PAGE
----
The Fan Campaign to Renew Stitchers (and Why You Should Watch This Show)

Stitchers

The season 2 finale of Stitchers aired Tuesday night. Freeform (the network formerly known as ABC Family) hasn’t issued a decision about renewal for season 3 yet. In the meantime, fans have taken to Twitter with a campaign to support the show.

Stitchers is about a team of scientists and geeks who solve crimes using a technology that allows former grad student Kirsten Clark (Emma Ishta) to virtually enter the minds of the deceased (known as “stitching,” hence the show title). Camille (Allison Scagliotti, who fans will know from Warehouse 13), Cameron (Kyle Harris), and Linus (Ritesh Rajan) all come from different technology and science backgrounds. They work together to guide Kirsten through the stitches using their own innate skills—resourcefulness, analytical ability, problem-solving—and computer science. Their boss, Maggie (Salli Richardson-Whitfield, who played Allison Blake on Eureka), is with the NSA. Rounding out the team is a cop, Detective Fisher (Damon Dayoub).

Stitchers

Ritesh Rajan, Kyle Harris, and Allison Scagliotti in “Stitchers” — the geeks are the heroes

The show combines elements of a procedural—each week, there’s a murder to solve—with a genre science fiction show, as the group tests the limits of the tech they work with. There’s a complex underlying personal mythology involving Kirsten’s father, who invented stitching, and each main character in the ensemble has their own history, secrets, family troubles, and personal dramas. What makes Stitchers stand out is the rapport of the team and Maggie, and the blend of humor and drama.

The other key stand-out factor is that the heroes are fully fleshed-out, smart-mouthed science geeks. They dig comic books and make pop-culture references, but rather than falling into the stereotype of what television often seems to think geeks are like, these are complex characters. Anyone who has a science geek or genre fan in their lives will find the characters recognizable. The cast of characters is diverse, featuring both women and people of color in the sciences, and one of the main characters was recently revealed as bi. All the characters struggle believably with their emotional lives and scars (some literal). Female relationships are also well developed. Often genre shows will understand the need for strong female leads, but skimp too much on the bonds between female characters; Stitchers is not one of them.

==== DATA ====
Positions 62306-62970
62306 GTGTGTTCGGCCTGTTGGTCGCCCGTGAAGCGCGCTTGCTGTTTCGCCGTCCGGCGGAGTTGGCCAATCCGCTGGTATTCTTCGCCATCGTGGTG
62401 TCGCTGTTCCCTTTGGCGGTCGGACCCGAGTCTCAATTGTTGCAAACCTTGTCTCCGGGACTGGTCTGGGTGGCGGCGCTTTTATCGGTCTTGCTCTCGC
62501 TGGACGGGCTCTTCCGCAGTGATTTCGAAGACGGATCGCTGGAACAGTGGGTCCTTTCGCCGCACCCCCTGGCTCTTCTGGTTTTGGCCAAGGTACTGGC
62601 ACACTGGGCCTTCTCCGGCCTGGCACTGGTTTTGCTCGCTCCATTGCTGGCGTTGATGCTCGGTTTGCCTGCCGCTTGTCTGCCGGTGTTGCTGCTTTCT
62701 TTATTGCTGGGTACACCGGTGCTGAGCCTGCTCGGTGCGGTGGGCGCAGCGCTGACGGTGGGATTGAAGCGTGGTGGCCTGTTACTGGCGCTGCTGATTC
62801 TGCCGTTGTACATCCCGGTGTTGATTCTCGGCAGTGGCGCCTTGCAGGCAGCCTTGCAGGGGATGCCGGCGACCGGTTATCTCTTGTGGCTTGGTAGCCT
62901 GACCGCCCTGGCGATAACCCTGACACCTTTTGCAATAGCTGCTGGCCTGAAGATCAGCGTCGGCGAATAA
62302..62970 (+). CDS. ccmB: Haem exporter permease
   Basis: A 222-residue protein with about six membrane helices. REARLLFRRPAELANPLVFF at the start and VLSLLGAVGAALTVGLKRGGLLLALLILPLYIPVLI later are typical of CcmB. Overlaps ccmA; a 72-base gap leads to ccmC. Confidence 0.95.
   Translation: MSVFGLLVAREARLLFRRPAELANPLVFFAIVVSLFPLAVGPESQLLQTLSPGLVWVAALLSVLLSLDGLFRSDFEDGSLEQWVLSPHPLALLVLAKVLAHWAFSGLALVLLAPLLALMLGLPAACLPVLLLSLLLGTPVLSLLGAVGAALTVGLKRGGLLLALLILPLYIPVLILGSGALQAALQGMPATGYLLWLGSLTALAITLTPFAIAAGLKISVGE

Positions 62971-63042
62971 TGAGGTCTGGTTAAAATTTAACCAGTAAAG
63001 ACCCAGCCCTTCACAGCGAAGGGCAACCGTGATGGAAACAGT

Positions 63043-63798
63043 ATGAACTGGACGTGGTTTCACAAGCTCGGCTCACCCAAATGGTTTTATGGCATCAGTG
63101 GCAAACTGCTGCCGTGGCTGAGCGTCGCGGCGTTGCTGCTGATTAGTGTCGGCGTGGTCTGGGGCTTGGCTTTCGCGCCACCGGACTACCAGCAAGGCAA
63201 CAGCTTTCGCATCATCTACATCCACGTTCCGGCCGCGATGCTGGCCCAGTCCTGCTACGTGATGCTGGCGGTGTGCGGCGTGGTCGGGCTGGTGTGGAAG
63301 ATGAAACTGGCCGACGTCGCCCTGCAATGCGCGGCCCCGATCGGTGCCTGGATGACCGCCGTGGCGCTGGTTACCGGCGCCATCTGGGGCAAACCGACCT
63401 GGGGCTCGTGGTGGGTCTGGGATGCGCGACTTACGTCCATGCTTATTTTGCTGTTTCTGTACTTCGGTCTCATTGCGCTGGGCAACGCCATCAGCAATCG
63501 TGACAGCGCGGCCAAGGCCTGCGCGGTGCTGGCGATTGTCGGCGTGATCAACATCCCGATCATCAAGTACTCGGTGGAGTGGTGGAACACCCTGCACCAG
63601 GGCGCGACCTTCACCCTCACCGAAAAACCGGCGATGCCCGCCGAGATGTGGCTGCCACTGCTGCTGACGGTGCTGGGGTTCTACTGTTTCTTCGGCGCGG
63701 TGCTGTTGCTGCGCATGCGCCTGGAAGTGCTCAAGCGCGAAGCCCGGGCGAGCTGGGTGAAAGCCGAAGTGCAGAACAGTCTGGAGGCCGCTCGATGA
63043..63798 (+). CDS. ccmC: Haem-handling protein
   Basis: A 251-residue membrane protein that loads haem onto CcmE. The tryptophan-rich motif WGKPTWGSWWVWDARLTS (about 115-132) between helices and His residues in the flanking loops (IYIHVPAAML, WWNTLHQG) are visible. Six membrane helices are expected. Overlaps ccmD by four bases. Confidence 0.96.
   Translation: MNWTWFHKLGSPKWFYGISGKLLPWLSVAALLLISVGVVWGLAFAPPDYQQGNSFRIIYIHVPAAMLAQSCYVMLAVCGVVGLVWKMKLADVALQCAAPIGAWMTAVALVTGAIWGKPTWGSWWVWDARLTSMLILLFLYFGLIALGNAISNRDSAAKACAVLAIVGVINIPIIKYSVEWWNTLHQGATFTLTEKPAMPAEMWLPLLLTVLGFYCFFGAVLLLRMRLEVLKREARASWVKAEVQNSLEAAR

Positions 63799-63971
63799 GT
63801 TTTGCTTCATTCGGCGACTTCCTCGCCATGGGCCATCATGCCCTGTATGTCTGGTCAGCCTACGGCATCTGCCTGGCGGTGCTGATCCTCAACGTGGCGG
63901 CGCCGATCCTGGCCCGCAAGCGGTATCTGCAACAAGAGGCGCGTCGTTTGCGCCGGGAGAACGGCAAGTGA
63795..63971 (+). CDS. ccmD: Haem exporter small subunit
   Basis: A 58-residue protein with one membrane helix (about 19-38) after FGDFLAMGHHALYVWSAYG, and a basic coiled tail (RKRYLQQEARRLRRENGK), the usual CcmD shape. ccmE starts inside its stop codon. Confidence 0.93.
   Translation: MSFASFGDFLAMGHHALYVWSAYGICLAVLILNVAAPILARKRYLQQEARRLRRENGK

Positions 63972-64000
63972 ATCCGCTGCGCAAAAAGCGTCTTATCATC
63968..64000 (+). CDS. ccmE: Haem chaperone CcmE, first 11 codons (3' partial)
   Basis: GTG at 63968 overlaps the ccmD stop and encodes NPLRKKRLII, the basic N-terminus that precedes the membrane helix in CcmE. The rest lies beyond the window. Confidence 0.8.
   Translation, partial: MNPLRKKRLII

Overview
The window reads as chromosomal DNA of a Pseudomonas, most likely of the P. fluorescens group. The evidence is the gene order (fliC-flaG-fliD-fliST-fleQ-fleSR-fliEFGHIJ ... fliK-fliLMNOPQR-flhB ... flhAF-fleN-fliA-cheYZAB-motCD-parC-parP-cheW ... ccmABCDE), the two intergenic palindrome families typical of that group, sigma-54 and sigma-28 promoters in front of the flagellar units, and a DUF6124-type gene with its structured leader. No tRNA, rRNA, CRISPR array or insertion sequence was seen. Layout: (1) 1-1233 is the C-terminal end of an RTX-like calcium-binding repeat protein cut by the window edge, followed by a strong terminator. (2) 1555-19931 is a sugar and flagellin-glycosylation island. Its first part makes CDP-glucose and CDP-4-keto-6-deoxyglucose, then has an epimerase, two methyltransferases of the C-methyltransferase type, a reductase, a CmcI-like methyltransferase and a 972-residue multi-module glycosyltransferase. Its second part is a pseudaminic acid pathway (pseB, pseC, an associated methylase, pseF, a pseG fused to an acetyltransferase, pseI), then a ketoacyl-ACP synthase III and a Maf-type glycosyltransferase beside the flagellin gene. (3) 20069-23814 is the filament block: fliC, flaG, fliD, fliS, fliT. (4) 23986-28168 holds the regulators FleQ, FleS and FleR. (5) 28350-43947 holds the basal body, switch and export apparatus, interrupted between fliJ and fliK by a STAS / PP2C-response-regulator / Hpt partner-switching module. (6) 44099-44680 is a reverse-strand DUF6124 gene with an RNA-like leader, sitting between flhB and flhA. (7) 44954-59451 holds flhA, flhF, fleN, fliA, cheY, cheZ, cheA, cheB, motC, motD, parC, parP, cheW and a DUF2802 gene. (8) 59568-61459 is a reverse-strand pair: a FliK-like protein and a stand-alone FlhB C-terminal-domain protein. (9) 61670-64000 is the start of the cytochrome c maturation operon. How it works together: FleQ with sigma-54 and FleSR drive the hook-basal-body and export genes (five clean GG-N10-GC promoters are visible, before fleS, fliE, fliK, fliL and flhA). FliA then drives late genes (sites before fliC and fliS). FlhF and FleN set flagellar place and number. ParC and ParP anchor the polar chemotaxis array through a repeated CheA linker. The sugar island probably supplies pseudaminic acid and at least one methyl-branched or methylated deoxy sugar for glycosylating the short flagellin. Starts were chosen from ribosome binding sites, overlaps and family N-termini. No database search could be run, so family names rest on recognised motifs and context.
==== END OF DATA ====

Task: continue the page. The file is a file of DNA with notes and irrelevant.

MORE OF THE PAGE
While a fan campaign has no guarantee of saving a show, it certainly helps when fans can demonstrate a strong social media presence and fan support online.

The show’s creator, Jeffrey Schechter, the writing team, and cast are also very active on Twitter. Schechter has been engaging with fans, retweeting fan tweets and encouraging the campaign. He recently linked to a video fans created to show their support:

Check out the Stitchers Fans Voice Project video here.

He has also been encouraging fans to rewatch the season finale on a variety of platforms.

The show has been trending on Twitter and Tumblr.

The cast is active on Twitter as well.

Last month, fans put a petition on petitionbuzz.com which has gathered 6,398 signatures as of the writing of this post, exceeding their goal of 5,000.

Some genre fans may have overlooked Stitchers. Freeform is a smaller network, and the show (and network) is marketed primarily to younger viewers. However, a genre show with a smart, diverse cast of characters, where science geeks, people of color, and women in science and law enforcement all get to be the heroes, is definitely worth a second look. Stitchers fandom is also reflective of how increasingly important fan voices have become. Networks look beyond Nielsen TV set ratings to make decisions about a show’s long-term viability. They also look more often at live+7 data, delayed viewing on DVRs, an area where Stitchers shows major gains—138% for the week of April 18-April 24, 2016, in viewership percent. (Data source: TV-Recaps-Reviews).

The campaign to support Stitchers demonstrates one of the many ways fans talk back to and engage with the media they intake, rather than passively absorbing it, something that will happen more and more as engagement between fans and those who create our media evolves.

Author: Dot R

Dot has been bouncing around various fandoms for many years now writing essays, episode reviews, commentary, and reporting news and conducting interviews, among other things. Along with being a Marvel, DC, Star Wars, and Supernatural fangirl, she’s also a fan of fantasy and science fiction television shows, everything from Farscape to Killjoys to 12 Monkeys to X-Files to Wynonna Earp. Currently Fangirl at Large covering numerous geek culture related topics, convention news, casting spoilers, show news, and interviews.


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